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Sterba, E. (1951). The Schoolboy Suicide in Andre Gide's Novel: The Counterfeiters. Am. Imago, 8(3):307-320.

(1951). American Imago, 8(3):307-320

The Schoolboy Suicide in Andre Gide's Novel: The Counterfeiters1

Editha Sterba

We shall certainly not go astray in attempting to derive a contribution to the problem of suicide from literary artists who have furnished us with valuable hints or confirmations in so many other areas of psychopathology.

Writers indeed have certain qualities which fit them for such a task; more especially, a sensitiveness of perception in regard to the hidden feelings of others, and the courage to give voice to their own unconscious minds.(2)

At the midpoint of Andre Gide's great psychological novel, The Counterfeiters, we find the suicide of an adolescent which is committed under particularly strange circumstances.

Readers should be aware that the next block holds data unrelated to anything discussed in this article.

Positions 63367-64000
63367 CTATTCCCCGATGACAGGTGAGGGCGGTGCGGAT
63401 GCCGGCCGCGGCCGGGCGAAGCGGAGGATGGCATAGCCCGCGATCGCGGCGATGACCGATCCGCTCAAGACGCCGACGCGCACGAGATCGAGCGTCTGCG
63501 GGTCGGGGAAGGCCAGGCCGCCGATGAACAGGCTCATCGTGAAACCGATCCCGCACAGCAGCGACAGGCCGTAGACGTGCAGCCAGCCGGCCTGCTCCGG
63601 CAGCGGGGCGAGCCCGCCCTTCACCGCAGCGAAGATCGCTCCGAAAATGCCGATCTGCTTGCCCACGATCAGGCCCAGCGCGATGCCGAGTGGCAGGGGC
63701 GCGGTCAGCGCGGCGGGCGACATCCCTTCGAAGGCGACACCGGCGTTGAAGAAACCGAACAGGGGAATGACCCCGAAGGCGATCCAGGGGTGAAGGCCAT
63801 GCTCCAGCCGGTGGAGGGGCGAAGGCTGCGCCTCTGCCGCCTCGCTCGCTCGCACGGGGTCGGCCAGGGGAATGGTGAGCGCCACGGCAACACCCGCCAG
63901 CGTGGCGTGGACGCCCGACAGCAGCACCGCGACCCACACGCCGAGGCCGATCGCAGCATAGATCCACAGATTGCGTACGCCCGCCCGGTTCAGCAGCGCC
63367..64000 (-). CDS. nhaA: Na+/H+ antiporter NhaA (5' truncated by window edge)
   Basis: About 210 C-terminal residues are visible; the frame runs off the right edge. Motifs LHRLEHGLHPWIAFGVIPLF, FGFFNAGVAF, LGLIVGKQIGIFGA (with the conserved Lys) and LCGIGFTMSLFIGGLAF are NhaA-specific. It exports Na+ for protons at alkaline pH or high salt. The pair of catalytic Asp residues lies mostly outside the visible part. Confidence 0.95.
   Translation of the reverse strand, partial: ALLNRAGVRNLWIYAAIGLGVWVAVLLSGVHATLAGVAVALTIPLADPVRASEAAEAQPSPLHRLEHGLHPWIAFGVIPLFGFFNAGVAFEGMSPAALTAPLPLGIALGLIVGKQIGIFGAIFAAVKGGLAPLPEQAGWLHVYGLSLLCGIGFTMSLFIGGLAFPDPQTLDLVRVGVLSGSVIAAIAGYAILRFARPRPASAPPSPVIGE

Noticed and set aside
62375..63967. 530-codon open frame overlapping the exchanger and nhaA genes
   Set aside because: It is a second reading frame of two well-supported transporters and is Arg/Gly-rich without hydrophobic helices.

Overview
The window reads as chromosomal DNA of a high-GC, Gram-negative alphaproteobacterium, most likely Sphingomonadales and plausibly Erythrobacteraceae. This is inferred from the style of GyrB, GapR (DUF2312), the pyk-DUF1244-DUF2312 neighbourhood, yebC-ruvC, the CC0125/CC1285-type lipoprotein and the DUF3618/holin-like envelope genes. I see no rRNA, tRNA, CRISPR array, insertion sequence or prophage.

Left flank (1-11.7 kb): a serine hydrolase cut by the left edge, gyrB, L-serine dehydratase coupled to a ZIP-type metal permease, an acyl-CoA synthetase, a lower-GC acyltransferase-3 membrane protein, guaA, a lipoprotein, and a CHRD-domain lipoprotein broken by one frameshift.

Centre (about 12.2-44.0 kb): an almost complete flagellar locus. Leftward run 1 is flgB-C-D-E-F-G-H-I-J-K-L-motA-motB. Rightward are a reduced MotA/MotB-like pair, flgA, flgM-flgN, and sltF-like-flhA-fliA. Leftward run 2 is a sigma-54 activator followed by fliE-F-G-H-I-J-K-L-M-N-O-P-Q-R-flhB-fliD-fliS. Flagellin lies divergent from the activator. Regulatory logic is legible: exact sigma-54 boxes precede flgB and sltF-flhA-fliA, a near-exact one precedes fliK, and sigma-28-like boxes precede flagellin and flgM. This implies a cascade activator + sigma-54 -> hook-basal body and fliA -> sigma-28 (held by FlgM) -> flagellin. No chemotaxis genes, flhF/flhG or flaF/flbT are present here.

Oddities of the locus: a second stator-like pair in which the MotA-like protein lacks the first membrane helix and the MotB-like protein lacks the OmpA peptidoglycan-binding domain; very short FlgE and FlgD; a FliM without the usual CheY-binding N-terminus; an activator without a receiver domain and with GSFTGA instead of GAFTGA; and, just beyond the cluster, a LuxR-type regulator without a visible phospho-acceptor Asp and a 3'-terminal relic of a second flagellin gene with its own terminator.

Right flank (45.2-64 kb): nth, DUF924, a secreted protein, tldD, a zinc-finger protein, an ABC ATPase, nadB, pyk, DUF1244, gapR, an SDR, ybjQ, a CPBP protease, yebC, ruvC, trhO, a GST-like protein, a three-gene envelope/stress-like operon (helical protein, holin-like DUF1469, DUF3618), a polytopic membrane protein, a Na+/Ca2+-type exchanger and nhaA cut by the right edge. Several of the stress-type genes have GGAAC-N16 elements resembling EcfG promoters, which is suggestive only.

However, before we attempt to determine whether the analysis of this fictional suicide can make any contribution to the problem of suicide itself, we must first answer another question. The Counterfeiters is, both as to conteent and as to manner of presentation, clearly influenced by psychoanalysis. The supposition may perhaps even be ventured that the very genesis of the novel has an intimate connection with the attempt of psychoanalysis to furnish an explanation of the artistic creative process.

We must therefore consider the question whether a literary work whose author approaches the representation of mental conflicts armed with the tools of psychoanalysis and elaborates in his writing the conclusions drawn from the psychology of children and adolescents is at all capable of furnishing psychoanalysis further insights.

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